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You could also be getting some play in the fork (assuming you have a suspension fork). To verify this, put your finger where the stanchion meets the lowers of the fork, lock the front brake and rock the bike back and forth. Every fork I've had has just a little play there. It's not likely that the play in your cassette is related to your front wheel. ...


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My guess is that the rear hub is defective, or (at least for the first incident) was improperly assembled. If the cone lock nuts on the axle are not set tight enough, it's possible (especially with a slightly bad or poorly lubricated bearing) for the (probably right) cone nut to be pulled tighter and tighter until either the bearing seizes or the axle ...


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What kind of dropout did you have welded back in your frame when you had it repaired? A higher quality dropout might be in order.


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You already more or less answered your own question. The reason is that in a freewheel hub the drive side bearing is close to the center of the axle. This gives the forces from your weight and pedaling much more leverage to bend the axle than on a Shimano-style freehub where the drive side bearing is located at the end of the axle. When the axle bends, it ...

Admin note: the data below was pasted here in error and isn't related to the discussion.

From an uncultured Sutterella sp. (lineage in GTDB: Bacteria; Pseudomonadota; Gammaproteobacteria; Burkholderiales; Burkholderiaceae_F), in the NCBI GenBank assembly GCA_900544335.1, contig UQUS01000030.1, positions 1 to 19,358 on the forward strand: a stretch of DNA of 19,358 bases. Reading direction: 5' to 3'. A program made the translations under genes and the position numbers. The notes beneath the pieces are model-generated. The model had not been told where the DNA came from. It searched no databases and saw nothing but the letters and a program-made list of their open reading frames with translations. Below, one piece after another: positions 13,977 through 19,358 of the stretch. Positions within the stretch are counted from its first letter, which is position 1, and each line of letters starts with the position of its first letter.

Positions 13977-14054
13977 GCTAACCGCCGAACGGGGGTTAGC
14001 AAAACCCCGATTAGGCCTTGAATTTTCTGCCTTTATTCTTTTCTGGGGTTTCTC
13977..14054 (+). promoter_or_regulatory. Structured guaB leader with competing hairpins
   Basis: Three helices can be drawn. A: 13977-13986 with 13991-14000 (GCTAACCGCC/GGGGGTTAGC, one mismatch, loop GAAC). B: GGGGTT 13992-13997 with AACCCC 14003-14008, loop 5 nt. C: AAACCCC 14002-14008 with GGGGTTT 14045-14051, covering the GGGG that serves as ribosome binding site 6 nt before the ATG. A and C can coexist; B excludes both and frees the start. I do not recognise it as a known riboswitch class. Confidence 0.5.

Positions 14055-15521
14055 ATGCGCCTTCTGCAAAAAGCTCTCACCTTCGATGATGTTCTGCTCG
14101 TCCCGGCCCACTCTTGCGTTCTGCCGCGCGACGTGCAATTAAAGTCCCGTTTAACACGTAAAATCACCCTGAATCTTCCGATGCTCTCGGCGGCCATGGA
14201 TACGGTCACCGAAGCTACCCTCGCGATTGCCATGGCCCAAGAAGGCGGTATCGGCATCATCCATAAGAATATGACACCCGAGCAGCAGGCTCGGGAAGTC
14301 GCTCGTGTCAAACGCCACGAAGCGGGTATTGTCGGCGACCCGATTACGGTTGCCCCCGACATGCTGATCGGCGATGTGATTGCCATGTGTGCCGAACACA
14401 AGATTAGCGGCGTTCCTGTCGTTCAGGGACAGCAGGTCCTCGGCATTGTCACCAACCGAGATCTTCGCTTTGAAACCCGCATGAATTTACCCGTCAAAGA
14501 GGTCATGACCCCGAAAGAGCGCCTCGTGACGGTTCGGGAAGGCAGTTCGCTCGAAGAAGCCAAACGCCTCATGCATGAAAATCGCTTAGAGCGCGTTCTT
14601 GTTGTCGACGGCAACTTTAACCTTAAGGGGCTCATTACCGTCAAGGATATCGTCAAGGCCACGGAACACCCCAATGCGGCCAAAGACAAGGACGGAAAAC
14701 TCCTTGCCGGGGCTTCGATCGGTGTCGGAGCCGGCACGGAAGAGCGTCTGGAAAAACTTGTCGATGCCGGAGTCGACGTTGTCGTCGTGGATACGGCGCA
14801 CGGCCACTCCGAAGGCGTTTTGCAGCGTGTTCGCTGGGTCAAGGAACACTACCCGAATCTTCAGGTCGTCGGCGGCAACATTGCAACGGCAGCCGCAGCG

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Most hubs are same size both sides (9 quarter inch bearings). If they aren't, normally its the smaller ones on the freehub side (slightly smaller than the other side, maybe by a 32nd of an inch) and the larger ones are like a quarter inch and on the opposite side.



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